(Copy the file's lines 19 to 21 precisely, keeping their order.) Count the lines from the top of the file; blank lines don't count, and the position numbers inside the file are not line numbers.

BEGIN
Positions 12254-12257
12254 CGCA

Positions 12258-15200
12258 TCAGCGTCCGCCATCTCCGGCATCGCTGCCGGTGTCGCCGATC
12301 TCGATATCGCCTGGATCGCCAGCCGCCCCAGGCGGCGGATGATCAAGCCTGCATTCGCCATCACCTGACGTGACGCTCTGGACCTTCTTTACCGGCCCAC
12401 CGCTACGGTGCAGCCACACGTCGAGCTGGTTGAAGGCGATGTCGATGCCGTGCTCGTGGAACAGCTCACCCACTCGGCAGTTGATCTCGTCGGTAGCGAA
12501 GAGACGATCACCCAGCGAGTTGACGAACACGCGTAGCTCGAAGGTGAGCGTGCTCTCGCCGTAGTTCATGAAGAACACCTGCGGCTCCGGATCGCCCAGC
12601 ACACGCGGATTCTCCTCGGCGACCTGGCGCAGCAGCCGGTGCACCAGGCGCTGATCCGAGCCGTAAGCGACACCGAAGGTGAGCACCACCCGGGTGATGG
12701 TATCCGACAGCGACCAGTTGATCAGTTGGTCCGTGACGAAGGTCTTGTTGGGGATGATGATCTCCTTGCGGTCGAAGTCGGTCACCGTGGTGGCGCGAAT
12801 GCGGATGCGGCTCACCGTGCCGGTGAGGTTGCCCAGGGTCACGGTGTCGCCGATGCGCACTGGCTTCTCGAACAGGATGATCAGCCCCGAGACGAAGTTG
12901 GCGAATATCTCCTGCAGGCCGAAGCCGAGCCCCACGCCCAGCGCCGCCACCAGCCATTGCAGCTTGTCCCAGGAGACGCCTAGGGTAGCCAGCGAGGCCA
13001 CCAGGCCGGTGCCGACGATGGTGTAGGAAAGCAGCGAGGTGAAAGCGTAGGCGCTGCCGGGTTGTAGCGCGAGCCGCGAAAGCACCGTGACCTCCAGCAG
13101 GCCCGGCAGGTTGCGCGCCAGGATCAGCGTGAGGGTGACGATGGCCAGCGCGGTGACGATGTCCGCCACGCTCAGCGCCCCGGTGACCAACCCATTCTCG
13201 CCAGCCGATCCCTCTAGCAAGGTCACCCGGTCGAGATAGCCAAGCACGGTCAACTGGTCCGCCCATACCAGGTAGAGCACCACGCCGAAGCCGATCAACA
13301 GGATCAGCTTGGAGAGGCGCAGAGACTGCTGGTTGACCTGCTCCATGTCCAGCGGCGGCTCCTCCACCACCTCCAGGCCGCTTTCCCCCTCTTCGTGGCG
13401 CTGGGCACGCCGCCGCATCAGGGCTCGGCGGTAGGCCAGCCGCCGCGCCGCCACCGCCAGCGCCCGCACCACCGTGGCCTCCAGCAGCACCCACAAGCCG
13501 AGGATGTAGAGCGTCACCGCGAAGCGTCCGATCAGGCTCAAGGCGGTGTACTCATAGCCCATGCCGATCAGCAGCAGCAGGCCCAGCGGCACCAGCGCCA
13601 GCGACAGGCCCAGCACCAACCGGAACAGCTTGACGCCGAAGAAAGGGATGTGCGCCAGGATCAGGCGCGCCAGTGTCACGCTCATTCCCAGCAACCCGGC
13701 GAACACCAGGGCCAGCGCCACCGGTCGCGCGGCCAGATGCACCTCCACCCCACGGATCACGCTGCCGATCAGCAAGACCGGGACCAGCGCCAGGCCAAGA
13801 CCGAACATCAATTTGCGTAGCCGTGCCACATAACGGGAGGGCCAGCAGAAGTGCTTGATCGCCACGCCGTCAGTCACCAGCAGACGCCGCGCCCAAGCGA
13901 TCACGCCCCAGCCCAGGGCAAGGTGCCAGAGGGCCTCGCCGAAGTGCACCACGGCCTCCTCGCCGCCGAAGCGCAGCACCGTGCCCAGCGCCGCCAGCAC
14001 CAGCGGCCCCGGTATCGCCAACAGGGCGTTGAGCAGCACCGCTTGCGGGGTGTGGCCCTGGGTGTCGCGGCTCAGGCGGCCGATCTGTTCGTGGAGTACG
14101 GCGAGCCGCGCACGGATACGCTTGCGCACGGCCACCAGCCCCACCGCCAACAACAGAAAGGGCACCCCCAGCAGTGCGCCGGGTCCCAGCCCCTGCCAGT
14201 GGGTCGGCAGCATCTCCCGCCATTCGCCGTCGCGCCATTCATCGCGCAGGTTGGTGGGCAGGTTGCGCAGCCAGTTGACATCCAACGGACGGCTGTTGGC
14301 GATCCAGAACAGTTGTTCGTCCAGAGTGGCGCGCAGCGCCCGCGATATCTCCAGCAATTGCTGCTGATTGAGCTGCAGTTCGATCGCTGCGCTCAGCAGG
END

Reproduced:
13701 GAACACCAGGGCCAGCGCCACCGGTCGCGCGGCCAGATGCACCTCCACCCCACGGATCACGCTGCCGATCAGCAAGACCGGGACCAGCGCCAGGCCAAGA
13801 CCGAACATCAATTTGCGTAGCCGTGCCACATAACGGGAGGGCCAGCAGAAGTGCTTGATCGCCACGCCGTCAGTCACCAGCAGACGCCGCGCCCAAGCGA
13901 TCACGCCCCAGCCCAGGGCAAGGTGCCAGAGGGCCTCGCCGAAGTGCACCACGGCCTCCTCGCCGCCGAAGCGCAGCACCGTGCCCAGCGCCGCCAGCAC